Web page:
Drugs: The Evidence

Title of project: Drugs: the evidence

Project Team: A plus other members of the library service team

Resources Required: Brass neck to gain access to sponsored medical meetings
Ability to carry out, understand and summarise the results of a brief literature search
Ability to publicise the results of the search via intranet and/or email

Timeframe: 2010-

“The Story”: Dissatisfaction with the facility for pharmaceutical company staff sponsoring Trust medical meetings to hand out publicity materials which may not present the whole evidence about the efficacy of the products they are promoting. Library staff now infiltrate these meetings, and seize examples of the publicity materials. Advertised products are then subjected to a literature search, with a concentration on high-quality, up-to-date evidence. This results in a short summary of the findings which is posted on the Intranet. Selections of these summaries are emailed out to Trust physicians and local GPs at regular intervals inviting feedback.
Searches and summaries take no more than half an hour. The idea of the service is to encourage doctors to challenge the “evidence” presented by the drugs companies, rather than to present the “last word” on the topic.

Alignment to local, regional and national drivers: Hill Report emphasis on working outside the library comfort zone e.g. in clinical areas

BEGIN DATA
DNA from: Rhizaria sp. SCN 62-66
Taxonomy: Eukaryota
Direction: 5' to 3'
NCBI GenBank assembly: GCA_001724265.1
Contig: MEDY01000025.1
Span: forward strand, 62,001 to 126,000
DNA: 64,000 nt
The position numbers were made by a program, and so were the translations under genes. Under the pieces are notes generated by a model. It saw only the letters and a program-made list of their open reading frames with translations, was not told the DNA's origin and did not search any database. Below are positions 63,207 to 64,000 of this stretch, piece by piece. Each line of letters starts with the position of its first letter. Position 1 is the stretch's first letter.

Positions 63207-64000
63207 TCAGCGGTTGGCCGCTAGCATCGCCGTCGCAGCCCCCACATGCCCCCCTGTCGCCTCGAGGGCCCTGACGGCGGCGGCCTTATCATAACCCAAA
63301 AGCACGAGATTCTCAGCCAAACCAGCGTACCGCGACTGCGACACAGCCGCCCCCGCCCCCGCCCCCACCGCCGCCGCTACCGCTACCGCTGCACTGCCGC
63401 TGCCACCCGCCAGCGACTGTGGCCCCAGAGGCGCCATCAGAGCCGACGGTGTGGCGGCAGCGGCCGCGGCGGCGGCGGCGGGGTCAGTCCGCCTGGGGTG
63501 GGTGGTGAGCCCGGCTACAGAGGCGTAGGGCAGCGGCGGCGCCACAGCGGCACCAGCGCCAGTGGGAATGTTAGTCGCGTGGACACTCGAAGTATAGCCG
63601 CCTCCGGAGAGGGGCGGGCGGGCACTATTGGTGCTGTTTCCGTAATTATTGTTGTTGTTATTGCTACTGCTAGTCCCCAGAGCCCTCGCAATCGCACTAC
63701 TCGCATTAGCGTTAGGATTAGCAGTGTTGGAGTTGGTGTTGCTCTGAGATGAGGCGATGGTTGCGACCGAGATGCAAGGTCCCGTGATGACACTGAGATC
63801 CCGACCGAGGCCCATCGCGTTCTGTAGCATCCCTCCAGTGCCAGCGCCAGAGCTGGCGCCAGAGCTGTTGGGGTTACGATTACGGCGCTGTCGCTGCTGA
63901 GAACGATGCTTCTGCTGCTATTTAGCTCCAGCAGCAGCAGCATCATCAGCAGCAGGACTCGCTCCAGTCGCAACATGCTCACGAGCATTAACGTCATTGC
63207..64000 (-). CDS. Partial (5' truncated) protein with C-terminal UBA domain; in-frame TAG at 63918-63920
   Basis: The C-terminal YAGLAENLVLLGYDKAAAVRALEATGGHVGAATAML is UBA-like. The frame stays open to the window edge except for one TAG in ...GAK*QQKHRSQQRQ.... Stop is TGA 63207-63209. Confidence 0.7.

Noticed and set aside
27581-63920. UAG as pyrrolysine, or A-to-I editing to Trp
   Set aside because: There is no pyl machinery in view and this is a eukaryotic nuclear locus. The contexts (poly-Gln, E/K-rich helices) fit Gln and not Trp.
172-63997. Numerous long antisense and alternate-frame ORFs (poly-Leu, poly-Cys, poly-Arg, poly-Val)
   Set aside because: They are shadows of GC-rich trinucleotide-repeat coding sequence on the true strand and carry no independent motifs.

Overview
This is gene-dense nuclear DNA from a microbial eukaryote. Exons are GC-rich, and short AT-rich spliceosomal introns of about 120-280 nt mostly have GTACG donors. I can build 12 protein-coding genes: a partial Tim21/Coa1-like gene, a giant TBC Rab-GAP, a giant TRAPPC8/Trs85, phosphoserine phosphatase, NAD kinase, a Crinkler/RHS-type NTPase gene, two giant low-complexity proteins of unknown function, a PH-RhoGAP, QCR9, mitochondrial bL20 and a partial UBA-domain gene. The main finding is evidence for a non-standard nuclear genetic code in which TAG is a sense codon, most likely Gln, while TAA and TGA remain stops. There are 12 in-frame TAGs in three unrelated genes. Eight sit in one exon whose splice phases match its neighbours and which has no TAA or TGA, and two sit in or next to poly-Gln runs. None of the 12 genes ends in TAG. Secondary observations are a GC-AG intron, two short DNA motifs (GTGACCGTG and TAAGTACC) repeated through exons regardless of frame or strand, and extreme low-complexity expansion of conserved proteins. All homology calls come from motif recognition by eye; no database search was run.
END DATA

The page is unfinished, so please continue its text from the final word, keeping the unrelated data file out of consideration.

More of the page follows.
Annual statistical return demand to report on search emanating from non-library areas
LQAF

Impact of this project/service for the:
• customer • organisation • library
Feedback includes:
1 Tongue in cheek comments about library staff endearing themselves to drugs reps
2 Email from doctor claiming that he had evidence that drug P was less cost-effective than the evidence I had cited suggested. I emailed him the Health Technology assessment which had reached the conclusion I quoted from and have not heard from him since.
3 Query from GP Lead prescriber at local PCT about why so many patients appear to be started on medication X by Pennine Acute doctors when the evidence appears to suggest that X is no more effective than a cheaper alternative. Passed this on to Drugs Information Pharmacist (who was happy to deal with the question) as this is obviously beyond the remit of a non-clinician

Lessons Learned: Take care to cover your back by ensuring that you quote directly from evidence (usually abstracts) so as not to give the impression that a librarian is interpreting evidence and advising on clinical decisions.
I’ve ignored this advice twice, in order to demonstrate how drugs companies misled doctors by citing relative risk rather than absolute risk but ensured that what I wrote was factual rather than interpretive.
More difficult to enthuse staff on other sites with the idea of sneaking unobtrusively into medical meeting to filch leaflets than I had originally expected. I suspect that there’s still a feeling that entry into these meetings (even during the pre-meeting lunch) is rather more difficult than entering a Masonic lodge.

Sustainability / next steps? Interest in the project appears to be growing. I’ve only just started to circulate summaries to the GPs and suspect that this may create more interest with this group than I had originally anticipated, as prescribing decisions taken by hospital doctors may have considerable long-term implications once a patient’s care returns to his GP.

Contact details: John Addison. Pennine Acute Hospitals NHS Trust. john.addison@pat.nhs.uk

Date case study completed: 8 September 2010

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